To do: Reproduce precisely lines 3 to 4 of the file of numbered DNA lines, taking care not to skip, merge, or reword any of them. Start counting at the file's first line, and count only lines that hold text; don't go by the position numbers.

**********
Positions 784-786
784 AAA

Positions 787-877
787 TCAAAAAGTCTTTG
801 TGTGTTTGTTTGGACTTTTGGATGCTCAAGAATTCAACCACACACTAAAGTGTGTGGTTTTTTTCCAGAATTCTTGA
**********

Positions 787-877
787 TCAAAAAGTCTTTG